No matter your weed control program — preplant burndown, pre-emergence foundation herbicide, postemergence application or all the above — spray windows play an important role in getting your crops off to a good start. Will your sprayer be ready?
As you wait for your fields to dry (or thaw) and prepare to hit the ground running, don’t forget to take a walk — across your hayfields. Spring is the best time to evaluate alfalfa stands, consider fertility and pest control, and prepare for a timely harvest.
When you pull your planter into that first field each spring, what’s your mindset? Excitement? Anticipation? Cautious optimism? By first putting yourself in the mindset of the seed you’re planting, you can head to the field with confidence.
Whether the groundhog proves right or wrong, you’ve still got time to knock out a few more projects before spring. Here are a few ideas about how to make the most out of what’s left of winter:
Would you head to the field in the morning before fueling up? How about before checking the fluid levels in your tractor? Or inspecting and lubricating your equipment? Now, how often do you check the air in your tires before you pull out of the shed? If a pressure check isn’t routine, it could be costing you big bucks.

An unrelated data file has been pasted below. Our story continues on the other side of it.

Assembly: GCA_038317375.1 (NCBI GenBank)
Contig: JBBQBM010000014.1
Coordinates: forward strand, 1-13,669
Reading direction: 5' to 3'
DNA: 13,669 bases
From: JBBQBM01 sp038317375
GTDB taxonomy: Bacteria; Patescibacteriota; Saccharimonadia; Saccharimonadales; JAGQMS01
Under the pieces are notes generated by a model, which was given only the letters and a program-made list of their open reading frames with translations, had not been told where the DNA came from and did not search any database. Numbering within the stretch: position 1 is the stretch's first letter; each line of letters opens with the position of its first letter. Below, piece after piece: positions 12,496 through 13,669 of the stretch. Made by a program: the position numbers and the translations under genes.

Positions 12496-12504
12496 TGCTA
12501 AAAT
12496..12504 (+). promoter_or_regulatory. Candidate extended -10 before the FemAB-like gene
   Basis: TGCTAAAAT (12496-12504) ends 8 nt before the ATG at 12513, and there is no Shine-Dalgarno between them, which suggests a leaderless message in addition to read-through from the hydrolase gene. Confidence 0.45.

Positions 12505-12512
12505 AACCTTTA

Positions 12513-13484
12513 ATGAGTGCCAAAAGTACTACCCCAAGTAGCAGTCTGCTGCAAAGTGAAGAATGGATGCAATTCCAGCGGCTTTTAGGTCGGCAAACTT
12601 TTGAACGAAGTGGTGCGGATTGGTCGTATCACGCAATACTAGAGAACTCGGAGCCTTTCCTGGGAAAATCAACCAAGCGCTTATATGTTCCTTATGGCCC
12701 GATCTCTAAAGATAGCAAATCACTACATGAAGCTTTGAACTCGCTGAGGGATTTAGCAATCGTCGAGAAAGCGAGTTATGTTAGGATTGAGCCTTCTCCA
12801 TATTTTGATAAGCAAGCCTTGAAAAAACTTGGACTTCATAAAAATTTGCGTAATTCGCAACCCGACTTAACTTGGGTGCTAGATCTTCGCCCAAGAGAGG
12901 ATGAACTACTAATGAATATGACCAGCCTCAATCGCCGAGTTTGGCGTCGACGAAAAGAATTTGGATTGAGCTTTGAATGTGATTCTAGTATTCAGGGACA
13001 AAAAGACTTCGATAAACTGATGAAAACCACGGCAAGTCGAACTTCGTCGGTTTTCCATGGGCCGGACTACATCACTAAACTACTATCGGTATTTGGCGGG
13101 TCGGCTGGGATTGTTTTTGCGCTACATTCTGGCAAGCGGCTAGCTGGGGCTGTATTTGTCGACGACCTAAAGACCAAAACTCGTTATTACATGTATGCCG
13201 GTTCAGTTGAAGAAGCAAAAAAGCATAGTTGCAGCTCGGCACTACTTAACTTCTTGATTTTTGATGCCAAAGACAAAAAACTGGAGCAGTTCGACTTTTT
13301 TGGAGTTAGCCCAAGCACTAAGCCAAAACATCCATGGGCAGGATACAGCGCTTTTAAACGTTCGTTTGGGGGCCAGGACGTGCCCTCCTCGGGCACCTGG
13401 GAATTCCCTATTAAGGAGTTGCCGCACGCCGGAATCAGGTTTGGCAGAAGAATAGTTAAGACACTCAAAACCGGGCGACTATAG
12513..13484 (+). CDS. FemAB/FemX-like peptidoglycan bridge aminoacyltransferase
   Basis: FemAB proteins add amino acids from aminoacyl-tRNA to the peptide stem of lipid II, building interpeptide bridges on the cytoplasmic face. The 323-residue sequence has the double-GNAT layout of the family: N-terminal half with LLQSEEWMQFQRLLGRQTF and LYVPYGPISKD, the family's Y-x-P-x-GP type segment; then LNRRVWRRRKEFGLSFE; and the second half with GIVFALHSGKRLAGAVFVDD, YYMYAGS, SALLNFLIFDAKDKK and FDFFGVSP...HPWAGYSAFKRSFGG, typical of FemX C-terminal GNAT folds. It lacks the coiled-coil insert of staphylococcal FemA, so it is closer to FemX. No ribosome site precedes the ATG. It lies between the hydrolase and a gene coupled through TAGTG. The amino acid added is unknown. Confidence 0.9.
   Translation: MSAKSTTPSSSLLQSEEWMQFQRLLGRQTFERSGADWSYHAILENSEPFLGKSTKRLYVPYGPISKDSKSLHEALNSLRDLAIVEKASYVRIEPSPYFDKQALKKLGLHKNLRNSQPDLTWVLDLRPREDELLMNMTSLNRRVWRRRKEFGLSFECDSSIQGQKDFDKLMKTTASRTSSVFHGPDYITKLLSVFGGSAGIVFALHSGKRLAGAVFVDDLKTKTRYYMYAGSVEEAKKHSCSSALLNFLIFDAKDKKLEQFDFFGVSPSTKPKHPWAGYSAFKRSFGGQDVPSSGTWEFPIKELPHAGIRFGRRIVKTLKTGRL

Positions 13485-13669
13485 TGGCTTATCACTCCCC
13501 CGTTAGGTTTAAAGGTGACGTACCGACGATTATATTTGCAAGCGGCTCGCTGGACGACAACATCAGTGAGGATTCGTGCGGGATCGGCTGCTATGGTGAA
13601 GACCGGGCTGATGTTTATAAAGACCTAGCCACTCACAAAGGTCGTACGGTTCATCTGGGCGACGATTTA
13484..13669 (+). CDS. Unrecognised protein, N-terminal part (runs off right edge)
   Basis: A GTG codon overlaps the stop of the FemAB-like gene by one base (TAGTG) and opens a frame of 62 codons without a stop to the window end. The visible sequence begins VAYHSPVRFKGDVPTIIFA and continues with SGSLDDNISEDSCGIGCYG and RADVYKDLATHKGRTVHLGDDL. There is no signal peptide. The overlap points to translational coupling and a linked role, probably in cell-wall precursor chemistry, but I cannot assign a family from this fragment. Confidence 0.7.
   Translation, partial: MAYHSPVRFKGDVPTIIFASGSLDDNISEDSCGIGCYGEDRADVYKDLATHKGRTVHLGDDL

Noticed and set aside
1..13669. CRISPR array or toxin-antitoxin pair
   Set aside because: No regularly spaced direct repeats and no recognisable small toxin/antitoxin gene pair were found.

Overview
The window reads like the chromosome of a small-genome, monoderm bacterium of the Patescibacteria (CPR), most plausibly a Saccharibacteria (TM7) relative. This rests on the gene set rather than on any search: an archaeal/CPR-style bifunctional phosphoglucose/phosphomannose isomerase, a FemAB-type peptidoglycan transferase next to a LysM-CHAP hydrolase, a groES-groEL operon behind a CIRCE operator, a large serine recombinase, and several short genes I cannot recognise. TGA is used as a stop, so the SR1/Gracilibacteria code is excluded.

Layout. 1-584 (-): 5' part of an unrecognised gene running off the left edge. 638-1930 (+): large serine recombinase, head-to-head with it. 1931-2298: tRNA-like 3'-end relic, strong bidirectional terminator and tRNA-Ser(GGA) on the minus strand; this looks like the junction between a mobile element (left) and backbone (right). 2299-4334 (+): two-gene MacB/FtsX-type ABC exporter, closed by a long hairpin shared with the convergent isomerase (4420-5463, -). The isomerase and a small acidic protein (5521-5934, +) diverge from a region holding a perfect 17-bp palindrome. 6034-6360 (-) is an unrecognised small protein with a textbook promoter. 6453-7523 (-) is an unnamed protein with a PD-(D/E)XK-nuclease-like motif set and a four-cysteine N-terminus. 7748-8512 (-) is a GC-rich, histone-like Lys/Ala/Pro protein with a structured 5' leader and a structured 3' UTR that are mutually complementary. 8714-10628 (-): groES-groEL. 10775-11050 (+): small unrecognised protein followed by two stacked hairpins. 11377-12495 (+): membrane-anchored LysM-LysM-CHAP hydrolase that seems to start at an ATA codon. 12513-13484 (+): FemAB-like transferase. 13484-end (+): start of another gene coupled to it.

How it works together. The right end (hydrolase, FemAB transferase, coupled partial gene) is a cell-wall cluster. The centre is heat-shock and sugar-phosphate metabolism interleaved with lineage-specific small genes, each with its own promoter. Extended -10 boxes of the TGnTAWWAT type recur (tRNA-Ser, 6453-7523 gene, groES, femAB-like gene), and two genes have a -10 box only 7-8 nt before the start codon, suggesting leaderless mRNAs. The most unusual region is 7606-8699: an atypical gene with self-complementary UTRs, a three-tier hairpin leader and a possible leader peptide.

A reliable business partner can be as important to your farming operation as timely rains and a good pair of work boots. As you look for ways to make your farm more efficient, manage costs and increase production, here are some of the top reasons to consider a closer relationship with your Case IH dealer:
If winter hasn’t found its way to your farm yet, you likely know all too well that it’s only a matter of time. And if you haven’t had the chance to prepare for winter’s worst, here are some important considerations.
Even though you might have parked your sprayer for the season weeks or even months ago, it’s important you spend a little more time with it before you park it for the winter. We sat down with Mark Burns, Case IH sprayer marketing manager, to pick his brain about the ins and outs of long-term sprayer storage. Here’s what we learned:
In the rush to button up bins, shelter grain carts and trucks and wrap up fall tillage, it can be easy to forget the combine you pulled into the shed after covering those last few acres. Set aside some time to prepare it for long-term storage. It’s good for your equipment, and you’ll be quicker to the field next year.
From the header on your combine to the service trailer behind your pickup and from the overhead wires across the end of your driveway to the soles on your work boots, nearly every aspect of harvest contributes to your safety. Make sure you give each detail the attention it deserves.